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Zero Trust Best Practices for Kubernetes

  1. ©2022 F5 1
  2. | ©2020 F5 2 PRINCIPAL SOFTWARE ENGINEER NGINX KUBERNETES SOLUTIONS Matthew Yacobucci What Zero Trust security is and why it matters About real-world challenges and how to address them Why an Ingress controller and service mesh are essential components How you can help fulfill Zero Trust requirements for your organization
  3. ©2022 F5 4 What percentage of your apps run on Kubernetes? • Fewer than 20% • 21-40% • 41-60% • 61-80% • More than 80% Zoom Poll – Question #1
  4. ©2022 F5 5 What industry do you work in? • Banking and Financial Services • Public Sector • Healthcare • Technology • eCommerce • Service Provider • Other (share in Zoom chat) Zoom Poll – Question #2
  5. ©2022 F5 6 Where is your organization with Zero Trust? • We are curious about Zero Trust • We are exploring how to implement Zero Trust • We are strategizing how to implement Zero Trust • We have a defined roadmap for implementing Zero Trust • We have implemented Zero Trust • Other (explain in chat) Zoom Poll – Question #3
  6. ©2022 F5 7 Why are you interested in Zero Trust? • I’m a CISO • I’m an architect or developer interested in security best practices • I’m trying to make my app more secure • I’m not interested… but I’m doing it because I have to do it • I’m just here to learn • Other (explain in chat) Zoom Poll – Question #4
  7. ©2022 F5 8 • Our security approaches evolve with how we use technology. • The old model – the moat and castle. • A single checkpoint was considered enough to enter the castle. Tied into something you know. • The barbarians at the gates. • Dwell time & lateral movement. • Microservices and containerization. • BYOD. • Cloud-agnosticism. Zero Trust – Why?
  8. ©2022 F5 9 • An approach – NOT a product. • Is it hype? • Trust itself is a vulnerability (Kindervag). • Try to shrink the perimeter down to zero – on every dimension (identity, device, network, time). • The attacker is already in the castle. • Not only that – you need to travel through hostile territory when you leave your own gates. Zero Trust – Philosophy?
  9. ©2022 F5 10 Zero Trust – What? Tenets (NIST Special Publication 800-207 ”Zero Trust Architecture”) 1. All data sources and computing services are considered resources. 2. All communication is secured regardless of network location. 3. Access to individual enterprise resources is granted on a per-session basis. 4. Access to resources is determined by dynamic policy—including the observable state of client identity, application/service, and the requesting asset—and may include other behavioral and environmental attributes. 5. The enterprise monitors and measures the integrity and security posture of all owned and associated assets. 6. All resource authentication and authorization are dynamic and strictly enforced before access is allowed. 7. The enterprise collects as much information as possible about the current state of assets, network infrastructure and communications and uses it to improve its security posture.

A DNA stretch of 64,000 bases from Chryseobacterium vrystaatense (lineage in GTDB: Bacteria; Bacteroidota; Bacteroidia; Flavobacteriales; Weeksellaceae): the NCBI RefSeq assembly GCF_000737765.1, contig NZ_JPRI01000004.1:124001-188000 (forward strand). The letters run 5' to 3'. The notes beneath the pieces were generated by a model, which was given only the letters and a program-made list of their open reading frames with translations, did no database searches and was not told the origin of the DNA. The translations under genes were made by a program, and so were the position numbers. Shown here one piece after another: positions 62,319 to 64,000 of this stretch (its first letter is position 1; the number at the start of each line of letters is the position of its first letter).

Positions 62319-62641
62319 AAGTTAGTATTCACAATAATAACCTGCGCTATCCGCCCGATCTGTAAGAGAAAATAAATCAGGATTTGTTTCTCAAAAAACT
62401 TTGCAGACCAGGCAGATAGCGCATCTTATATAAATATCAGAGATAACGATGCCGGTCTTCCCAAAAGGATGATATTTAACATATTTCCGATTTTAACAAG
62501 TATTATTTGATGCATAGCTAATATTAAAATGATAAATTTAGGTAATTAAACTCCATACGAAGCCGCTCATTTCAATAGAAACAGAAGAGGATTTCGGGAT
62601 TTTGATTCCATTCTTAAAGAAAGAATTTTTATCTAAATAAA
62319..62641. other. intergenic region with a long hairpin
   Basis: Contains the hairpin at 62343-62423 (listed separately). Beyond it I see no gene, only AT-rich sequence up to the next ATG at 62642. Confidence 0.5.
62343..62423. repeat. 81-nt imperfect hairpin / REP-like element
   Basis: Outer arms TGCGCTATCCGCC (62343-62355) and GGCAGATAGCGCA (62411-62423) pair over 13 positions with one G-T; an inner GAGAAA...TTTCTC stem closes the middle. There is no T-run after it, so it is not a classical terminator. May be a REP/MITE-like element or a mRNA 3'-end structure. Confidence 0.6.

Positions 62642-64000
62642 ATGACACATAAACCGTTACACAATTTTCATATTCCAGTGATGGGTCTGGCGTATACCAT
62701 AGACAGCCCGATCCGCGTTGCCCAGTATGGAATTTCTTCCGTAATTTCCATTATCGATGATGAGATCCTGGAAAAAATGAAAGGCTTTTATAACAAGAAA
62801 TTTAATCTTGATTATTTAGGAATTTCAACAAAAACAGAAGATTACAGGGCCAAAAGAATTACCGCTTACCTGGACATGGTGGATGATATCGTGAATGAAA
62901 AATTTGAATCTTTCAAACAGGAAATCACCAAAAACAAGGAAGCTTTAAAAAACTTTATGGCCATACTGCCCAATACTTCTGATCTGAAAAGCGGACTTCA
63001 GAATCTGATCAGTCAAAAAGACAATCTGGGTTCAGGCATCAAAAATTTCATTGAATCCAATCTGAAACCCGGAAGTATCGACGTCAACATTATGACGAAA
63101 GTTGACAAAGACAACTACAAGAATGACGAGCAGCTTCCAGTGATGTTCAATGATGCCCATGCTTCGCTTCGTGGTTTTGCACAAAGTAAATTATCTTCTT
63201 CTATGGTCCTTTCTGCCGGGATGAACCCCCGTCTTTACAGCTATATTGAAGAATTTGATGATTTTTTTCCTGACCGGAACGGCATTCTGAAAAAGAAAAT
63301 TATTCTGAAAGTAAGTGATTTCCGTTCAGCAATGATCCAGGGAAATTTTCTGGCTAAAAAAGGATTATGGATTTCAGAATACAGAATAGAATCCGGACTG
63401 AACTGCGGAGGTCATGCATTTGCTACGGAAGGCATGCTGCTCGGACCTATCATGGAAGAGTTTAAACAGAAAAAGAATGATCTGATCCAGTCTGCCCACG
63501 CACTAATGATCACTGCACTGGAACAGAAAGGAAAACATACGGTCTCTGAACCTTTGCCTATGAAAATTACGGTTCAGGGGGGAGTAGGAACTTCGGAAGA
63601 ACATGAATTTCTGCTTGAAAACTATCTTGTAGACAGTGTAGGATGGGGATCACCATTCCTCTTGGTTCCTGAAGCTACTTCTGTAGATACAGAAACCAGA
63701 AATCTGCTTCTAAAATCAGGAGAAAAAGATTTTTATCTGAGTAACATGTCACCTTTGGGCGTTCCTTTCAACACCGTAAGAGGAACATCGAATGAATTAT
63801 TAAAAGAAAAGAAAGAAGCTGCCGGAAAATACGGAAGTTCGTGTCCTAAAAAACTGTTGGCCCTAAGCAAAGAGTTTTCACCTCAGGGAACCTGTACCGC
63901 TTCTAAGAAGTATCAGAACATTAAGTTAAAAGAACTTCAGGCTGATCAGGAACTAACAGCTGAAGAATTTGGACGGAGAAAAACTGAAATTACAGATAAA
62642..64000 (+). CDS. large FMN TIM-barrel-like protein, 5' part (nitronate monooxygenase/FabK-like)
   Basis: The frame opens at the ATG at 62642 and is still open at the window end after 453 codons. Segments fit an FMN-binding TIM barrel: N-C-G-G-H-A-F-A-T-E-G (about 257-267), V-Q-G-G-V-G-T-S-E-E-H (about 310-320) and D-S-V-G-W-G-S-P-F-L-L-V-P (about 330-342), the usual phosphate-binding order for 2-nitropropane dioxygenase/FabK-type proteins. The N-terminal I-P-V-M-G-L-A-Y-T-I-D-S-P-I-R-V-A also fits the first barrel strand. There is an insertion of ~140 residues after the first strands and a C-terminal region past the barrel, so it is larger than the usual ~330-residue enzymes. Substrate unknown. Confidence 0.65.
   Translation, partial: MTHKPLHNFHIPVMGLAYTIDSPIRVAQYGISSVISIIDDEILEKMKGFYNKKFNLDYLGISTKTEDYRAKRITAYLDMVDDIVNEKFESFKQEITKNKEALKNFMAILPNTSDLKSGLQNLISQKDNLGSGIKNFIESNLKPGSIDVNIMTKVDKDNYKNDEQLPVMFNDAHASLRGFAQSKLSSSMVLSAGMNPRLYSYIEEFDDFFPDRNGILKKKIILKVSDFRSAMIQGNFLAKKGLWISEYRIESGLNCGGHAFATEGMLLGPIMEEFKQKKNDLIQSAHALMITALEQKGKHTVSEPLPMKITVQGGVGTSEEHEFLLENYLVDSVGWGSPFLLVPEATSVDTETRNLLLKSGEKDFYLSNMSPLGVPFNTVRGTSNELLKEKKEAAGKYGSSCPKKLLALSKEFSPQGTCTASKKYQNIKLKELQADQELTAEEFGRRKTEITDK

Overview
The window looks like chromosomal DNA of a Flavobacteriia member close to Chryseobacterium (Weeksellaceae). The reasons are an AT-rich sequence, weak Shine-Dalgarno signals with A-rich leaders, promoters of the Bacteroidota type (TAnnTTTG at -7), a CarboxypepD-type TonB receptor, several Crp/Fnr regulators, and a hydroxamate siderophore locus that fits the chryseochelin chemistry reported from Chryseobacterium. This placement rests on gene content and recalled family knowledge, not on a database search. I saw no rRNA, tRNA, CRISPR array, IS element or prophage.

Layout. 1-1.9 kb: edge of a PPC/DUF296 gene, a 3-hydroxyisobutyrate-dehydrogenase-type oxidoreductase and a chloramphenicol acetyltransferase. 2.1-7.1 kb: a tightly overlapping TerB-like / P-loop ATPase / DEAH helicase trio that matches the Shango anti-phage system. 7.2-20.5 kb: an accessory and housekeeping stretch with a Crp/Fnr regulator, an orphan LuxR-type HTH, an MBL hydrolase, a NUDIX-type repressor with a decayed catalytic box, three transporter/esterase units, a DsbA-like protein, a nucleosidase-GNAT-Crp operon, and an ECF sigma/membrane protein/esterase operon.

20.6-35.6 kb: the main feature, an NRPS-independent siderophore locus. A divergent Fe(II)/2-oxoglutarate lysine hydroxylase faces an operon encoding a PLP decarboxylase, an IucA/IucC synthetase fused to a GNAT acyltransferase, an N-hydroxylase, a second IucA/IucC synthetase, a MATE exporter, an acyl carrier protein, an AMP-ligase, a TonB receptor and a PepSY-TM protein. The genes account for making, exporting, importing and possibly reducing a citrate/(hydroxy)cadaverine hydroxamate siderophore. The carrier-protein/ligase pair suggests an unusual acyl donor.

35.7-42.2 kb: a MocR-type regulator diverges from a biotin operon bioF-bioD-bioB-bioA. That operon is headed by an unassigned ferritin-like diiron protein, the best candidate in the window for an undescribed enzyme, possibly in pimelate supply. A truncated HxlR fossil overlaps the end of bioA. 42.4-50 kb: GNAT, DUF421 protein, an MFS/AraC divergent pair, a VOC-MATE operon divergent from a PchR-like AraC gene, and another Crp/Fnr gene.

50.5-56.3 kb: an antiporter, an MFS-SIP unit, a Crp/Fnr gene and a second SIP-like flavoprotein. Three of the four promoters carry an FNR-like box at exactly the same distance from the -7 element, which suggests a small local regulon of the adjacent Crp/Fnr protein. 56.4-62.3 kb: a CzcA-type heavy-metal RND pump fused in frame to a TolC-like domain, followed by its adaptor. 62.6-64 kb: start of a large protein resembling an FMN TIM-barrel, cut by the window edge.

10. ©2022 F5 11 Zero Trust – How? • Security is a Design process • Focus on business outcomes • Design from the inside-out • Least Privileges • Inspect and log all traffic • Nothing and no one is trusted – users, applications, networks, servers, services, nor APIs. • Every single element at every single layer must be authenticated and tested for authorization. • Temporal limits on authentication / authorization. • When technology assets, apps, or services connect and exchange data, all communication is encrypted. • ZT organizations (and by extension systems) operate at every level on a least-privilege basis, denying access to all parties save those explicitly authorized for a particular resource. Ephemeral privileges. • Perimeters may not completely disappear (legacy apps / hardware). Micro-segmentation of the network. • Observability is an important aspect – if we assume the attacker is already inside the network, we need the ability to detect them through monitoring their behavior. • Automation and repeatability are paramount; especially as architectures become more complex and distributed.
  11. ©2022 F5 12 Improve your security posture by: • Automatically preventing unauthorized activity • Reducing the accessible attack surface through access controls • Quickly detecting behavioral anomalies and indicators of compromise • Limiting access time through real-time least-privilege policies • Making security contextual of all other variables, including environment and geography • Blocking ongoing attacks through constant authentication and identity validation Benefits of Adopting a Zero Trust Philosophy
  12. ©2022 F5 13 • Controlling access to the Kubernetes API • Controlling the capabilities of a workload or user at runtime • Protecting cluster components from compromise • Kubescape is your friend Kubernetes Cluster General Security Principles
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  21. ©2022 F5 22 Next Steps • Have a conversation with your team • Evaluate your current environment • Evaluate technologies, current security stance, TMAs • Determine what you have in place right now and will it work for K8s (Kubescape) • Secure development lifecycle: what are your processes? (Supply-chain!) • Identify the tools do you need to get started (hint: Ingress controller!, Kubescape, Container scanning) Moving past your first steps...
  22. | ©2021 F5 23 Q&A
  23. ©2022 F5 24 Learn More Read the Blog Get the eBook